Background: Ambient air pollution is a modifiable risk factor for cardiovascular disease, yet uncertainty remains about the size of risks at lower levels of fine particulate matter (PM2.5) exposure which now occur in the USA and elsewhere. Methods: We investigated the relationship of ambient PM2.5 exposure with cause-specific cardiovascular disease mortality in 565 477 men and women, aged 50 to 71 years, from the National Institutes of Health-AARP Diet and Health Study. During 7.5 x 106 person-years of follow up, 41 286 cardiovascular disease deaths, including 23 328 ischaemic heart disease (IHD) and 5894 stroke deaths, were ascertained using the National Death Index. PM2.5 was estimated using a hybrid land use regression (LUR) geostatistical model. Multivariate Cox regression models were used to estimate relative risks (RRs) and 95% confidence intervals (CI). Results: Each increase of 10 μg/m3 PM2.5 (overall range, 2.9-28.0 μg/m3) was associated, in fully adjusted models, with a 16% increase in mortality from ischaemic heart disease [hazard ratio (HR) 1.16; 95% CI 1.09-1.22] and a 14% increase in mortality from stroke (HR 1.14; CI 1.02-1.27). Compared with PM2.5 exposure <8 μg/m3 (referent), risks for CVD were increased in relation to PM2.5 exposures in the range of 8-12 μg/m3 (CVD: HR 1.04; 95% CI 1.00-1.08), in the range 12-20 μg/m3 (CVD: HR 1.08; 95% CI 1.03-1.13) and in the range 20+ μg/m3 (CVD: HR 1.19; 95% CI 1.10-1.28). Results were robust to alternative approaches to PM2.5 exposure assessment and statistical analysis. Conclusions: Long-term exposure to fine particulate air pollution is associated with ischaemic heart disease and stroke mortality, with excess risks occurring in the range of and below the present US long-term standard for ambient exposure to PM2.5 (12 μg/m3), indicating the need for continued improvements in air pollution abatement for CVD prevention.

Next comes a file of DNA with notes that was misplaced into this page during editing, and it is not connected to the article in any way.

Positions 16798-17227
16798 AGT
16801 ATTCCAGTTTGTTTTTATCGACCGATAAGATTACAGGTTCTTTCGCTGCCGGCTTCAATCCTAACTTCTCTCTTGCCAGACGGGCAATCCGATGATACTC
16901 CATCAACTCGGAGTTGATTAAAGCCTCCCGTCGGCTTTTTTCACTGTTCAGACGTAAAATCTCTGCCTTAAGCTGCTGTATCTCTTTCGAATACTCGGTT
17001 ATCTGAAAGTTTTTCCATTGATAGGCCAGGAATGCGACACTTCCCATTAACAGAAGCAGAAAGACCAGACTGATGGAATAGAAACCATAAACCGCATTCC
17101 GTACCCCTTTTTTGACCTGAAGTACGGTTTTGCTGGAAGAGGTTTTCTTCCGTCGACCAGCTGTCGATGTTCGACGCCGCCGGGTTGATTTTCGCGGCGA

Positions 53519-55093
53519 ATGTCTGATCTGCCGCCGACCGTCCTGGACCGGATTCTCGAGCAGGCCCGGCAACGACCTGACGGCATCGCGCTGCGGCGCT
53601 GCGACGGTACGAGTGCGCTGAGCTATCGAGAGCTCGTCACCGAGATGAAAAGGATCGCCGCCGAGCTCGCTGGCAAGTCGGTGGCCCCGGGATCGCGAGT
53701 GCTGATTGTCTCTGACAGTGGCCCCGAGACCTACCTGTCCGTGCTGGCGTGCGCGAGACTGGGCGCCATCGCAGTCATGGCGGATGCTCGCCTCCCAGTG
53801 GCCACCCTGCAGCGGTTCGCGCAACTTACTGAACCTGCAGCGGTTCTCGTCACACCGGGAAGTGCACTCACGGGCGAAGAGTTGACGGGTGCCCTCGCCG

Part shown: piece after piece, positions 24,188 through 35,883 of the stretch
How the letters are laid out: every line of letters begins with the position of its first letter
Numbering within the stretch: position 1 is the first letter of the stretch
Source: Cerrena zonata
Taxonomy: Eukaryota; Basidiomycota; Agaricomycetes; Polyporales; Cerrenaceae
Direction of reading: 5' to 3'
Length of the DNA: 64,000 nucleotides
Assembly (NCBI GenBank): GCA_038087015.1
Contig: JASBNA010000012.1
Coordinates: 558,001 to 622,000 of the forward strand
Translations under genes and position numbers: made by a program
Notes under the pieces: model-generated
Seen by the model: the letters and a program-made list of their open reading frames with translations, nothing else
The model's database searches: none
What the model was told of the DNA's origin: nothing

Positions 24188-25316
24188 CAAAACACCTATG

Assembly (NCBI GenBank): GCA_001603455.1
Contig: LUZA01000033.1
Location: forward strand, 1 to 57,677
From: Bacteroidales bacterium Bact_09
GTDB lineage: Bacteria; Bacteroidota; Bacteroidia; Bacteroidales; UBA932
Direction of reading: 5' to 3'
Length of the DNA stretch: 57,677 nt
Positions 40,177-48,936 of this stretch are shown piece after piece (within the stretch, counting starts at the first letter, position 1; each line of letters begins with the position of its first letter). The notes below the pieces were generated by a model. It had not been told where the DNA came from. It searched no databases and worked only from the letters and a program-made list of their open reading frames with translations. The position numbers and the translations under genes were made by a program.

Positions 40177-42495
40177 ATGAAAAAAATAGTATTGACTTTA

- Air pollution
- Cardiovascular disease